Le Grand Bellevue
Hauptstrasse, Gstaad, Switzerland |

When it comes to reaching anywhere off the beaten track (i.e a destination not entirely manageable with a local taxi straight out the airport), somewhere remotely remote and high up/buried deep on a mountain there is bound to be a fair amount of schlepping involved. By this I mean that for most of the journey you will most likely drag your overstuffed wheelie on uneven terrain while juggling local currency + a pocket-full of relevant/irrelevant ticket stubs + some really dodgy foreign language skills. You will most definitely quiver as you look out for your stop, half certain that you missed it some time ago and because there is suddenly a lake outside the window when your destination is a ski-resort.

Lest we forget, the Swiss efficiency knows no schlep. This is no ordinary night on the Overground from Haggerston to Hackney Central. And for this to work you’d have started with a Swiss flight, whereon the doors close bang-on-the-dot and touchdown like butter on warm toast (perhaps not always but our flight out of Heathrow was what all flights should be). The glass-ceiling Golden Pass train from Montreux glides by quaint villages and perhaps the most sensational scenery in Europe. The phenomenally glassy Lake Geneva is but a teaser to the view that unveils at 900 meters above sea level. And hey, wasn’t the mountain to our right when we departed?

On arrival into Gstaad, a vintage Bentley collects us to go the last 100m down to Le Grand Bellevue, our final stop. The driver tells us the car was formerly owned by Roger Moore. See, the schlep never happens.

Coat – Woolrich. Cashmere sweater – The White Company. Bag – Celine. Jeans – 7 for All Mankind. Hat – H&Ma









Le Grand Bellevue is warm – almost homey if not for the resident five-star service. If the canary-yellow façade wasn’t hint enough, plush velvet and fabric sofas give it away immediately on arrival. We are handed a brass pineapple at check-in. Attached, a key (!) that opens the door to our room under the cone tower of the East Wing. We abandon our bags and head down to recharge with the afternoon tea by a crackling fire, available at the lounge daily. After a plate of scones and a few chapters of airport-bought Grisham later, we drift back to the room – drunk on the aroma of burnt wood and a hint of peppermint or lavender wafting from the lift coming from the spa floor. Rest tonight, tomorrow we’re going skiing.

More in Part two, coming soon!

Park & Cube was a guest of Le Grand Bellevue, all views and opinions are my own. The season ends March 31, and re-opens for summer June 24th so make sure to book before then to catch the ski-season!






Grüezi aus Zürich! (Gear up for the mother of all long posts!)

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Make My Switzerland app, available on Android and iPhone

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Can you believe how clear the water is?!

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Viadukt, ze ‘hip’ corner, North-West Zurich

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Frau Gerolds Garten and the Freitag tower


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Züri Fäscht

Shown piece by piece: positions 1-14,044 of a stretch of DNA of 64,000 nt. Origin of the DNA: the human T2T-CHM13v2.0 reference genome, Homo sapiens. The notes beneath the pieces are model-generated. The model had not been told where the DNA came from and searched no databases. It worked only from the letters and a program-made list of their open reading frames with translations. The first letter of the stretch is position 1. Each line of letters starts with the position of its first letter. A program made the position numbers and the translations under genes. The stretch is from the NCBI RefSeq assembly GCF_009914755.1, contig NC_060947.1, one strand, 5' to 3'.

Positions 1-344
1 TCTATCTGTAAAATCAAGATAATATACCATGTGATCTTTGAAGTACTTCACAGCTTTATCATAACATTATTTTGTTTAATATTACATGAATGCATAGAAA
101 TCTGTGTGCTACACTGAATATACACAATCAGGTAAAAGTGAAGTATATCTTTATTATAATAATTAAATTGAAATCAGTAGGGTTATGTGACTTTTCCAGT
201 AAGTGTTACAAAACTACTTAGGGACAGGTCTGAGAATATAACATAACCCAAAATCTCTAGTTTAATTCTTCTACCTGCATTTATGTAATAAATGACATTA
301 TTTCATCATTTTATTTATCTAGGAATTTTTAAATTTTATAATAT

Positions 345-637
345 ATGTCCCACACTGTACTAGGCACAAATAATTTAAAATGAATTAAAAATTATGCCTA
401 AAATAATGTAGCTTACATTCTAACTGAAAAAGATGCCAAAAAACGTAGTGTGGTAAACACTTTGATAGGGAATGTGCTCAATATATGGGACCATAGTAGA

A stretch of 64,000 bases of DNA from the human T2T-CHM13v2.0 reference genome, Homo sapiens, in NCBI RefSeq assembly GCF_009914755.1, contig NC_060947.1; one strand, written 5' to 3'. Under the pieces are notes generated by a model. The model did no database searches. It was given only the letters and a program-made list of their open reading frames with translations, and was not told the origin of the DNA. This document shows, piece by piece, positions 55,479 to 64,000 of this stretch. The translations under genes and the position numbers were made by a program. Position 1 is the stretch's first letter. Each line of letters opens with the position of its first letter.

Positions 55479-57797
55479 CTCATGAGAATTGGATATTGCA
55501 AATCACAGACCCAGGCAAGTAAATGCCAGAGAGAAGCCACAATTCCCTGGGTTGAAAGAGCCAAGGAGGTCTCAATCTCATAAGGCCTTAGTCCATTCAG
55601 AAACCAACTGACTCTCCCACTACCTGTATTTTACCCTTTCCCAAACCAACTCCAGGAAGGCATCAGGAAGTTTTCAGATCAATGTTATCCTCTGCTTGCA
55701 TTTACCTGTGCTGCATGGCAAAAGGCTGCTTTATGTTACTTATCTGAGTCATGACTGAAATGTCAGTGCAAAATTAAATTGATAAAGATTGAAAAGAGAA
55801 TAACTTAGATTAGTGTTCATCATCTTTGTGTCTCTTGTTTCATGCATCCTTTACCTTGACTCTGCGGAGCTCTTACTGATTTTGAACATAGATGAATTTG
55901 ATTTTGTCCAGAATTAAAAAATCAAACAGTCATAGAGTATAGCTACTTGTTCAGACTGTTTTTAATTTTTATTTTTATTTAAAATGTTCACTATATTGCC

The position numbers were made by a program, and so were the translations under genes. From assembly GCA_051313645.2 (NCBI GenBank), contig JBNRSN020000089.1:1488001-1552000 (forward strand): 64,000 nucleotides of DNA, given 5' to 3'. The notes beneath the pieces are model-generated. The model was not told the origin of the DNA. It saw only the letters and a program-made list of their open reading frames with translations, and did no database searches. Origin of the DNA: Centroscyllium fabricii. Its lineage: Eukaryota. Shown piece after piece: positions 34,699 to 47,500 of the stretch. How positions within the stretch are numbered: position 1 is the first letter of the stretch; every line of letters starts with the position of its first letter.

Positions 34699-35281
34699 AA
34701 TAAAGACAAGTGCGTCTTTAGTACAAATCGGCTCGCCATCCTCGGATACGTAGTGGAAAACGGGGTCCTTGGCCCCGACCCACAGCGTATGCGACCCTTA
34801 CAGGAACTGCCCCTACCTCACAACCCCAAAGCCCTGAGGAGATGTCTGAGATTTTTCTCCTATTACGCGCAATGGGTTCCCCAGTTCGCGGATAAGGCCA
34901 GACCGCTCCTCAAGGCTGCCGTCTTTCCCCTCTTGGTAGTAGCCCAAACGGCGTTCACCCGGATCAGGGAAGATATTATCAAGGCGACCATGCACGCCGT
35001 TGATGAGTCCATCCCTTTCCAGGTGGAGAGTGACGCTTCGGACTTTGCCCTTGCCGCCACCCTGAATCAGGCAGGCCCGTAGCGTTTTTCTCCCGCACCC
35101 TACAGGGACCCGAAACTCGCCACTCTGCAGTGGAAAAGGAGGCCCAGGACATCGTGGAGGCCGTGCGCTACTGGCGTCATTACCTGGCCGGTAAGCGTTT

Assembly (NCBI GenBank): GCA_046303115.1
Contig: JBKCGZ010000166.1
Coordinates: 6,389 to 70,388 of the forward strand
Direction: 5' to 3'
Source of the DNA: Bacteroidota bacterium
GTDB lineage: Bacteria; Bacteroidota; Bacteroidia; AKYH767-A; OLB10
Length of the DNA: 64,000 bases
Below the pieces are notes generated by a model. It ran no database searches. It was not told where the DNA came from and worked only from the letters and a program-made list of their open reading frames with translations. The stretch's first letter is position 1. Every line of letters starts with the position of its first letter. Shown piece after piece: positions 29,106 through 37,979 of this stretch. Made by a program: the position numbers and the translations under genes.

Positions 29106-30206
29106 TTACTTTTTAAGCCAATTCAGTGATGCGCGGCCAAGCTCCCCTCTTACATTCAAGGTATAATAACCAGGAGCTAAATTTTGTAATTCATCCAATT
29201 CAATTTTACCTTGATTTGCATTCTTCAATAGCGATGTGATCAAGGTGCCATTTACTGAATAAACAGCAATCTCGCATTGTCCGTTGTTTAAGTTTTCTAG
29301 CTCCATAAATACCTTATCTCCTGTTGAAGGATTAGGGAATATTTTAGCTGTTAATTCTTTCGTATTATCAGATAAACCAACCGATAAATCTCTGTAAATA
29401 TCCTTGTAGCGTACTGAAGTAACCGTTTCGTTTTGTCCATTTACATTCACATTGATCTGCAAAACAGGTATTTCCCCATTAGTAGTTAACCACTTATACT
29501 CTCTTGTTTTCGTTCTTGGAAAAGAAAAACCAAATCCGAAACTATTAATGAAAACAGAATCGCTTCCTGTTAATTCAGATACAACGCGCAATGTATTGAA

Top – Amber Sakai. Shorts – Thierry Colson. Bag – JinYoo103684. Shoes – H by Hudson. Bar necklace – Kirsten Goss Urban Edge.

The first time I was in Zürich I was back in uni, on a layover home from London to Warsaw during the winter holidays – I arrived in the night, watched the first snow fall, and left at dawn. Hey, I was 21 and practically wearing a diaper, what did I know about efficiency? It’s the age when you turn a 2.5h flight into a 10h one (commonly known now as the Ryanair logic) and still call it an adventure. I locked my luggage at the airport and took a train into the city with just a DSLR, which turned out was missing the memory card. A good friend took me around town at midnight and the city was completely empty and quiet. It was so beautiful. Nothing was recorded, and in the morning I packed up the unused camera and took the first plane out.

Now, I have no idea who found out about that trip, because my second visit was precisely the opposite and fulfilling everything that was missing from the first. As a guest of the Swiss Tourism board, I was invited to the city of Zürich to test out the Make My Switzerland app ahead of its launch. It was July, we boarded a Swiss flight on a midsummer morning, blasting with air conditioning and oozing with general Swiss efficiency. It was the height of the Züri Fäscht, a festival that happens every three years, reportedly attracting 2 million visitors from around Europe (Zürich itself only has a population of 1.83 million, mind). My camera was appropriately equipped, as I’m sure you can see, with even a spare card and battery in my back pocket. Clifford Lilley, one of the ambassadors for the app and one firework of a character, took me around ze ‘hip’ areas of town (Viadukt/Frau Gerolds Garten) on rented bicycles, which also turns out to be the best way to travel within the city. Later I attempted to see the Old Town in daylight with my favourite style crusader, Jen and Fred, and ended up spending most of the afternoon repeatedly getting separated and looking for each other in the crowd. Eventually we gave up and resorted to one of their favourite past-times as locals: a dip in the canal, which is pretty much like swimming in a bottle of Evian (straight out of the fridge, brr!). If you’re anything like me and enjoy seeing cities with a bit of peace and quiet, visit Zürich any time of the year, except the three days during Zuri Fäscht. (Also ideal if you do plan on using the app) But if you’re looking to be a part of the greatest summer celebration, with the biggest fireworks and the most civilized (?) festival etiquette I’ve experienced in my life, then book your tickets now for 2016.

A big thank you to the Swiss Tourism Board for the hospitality!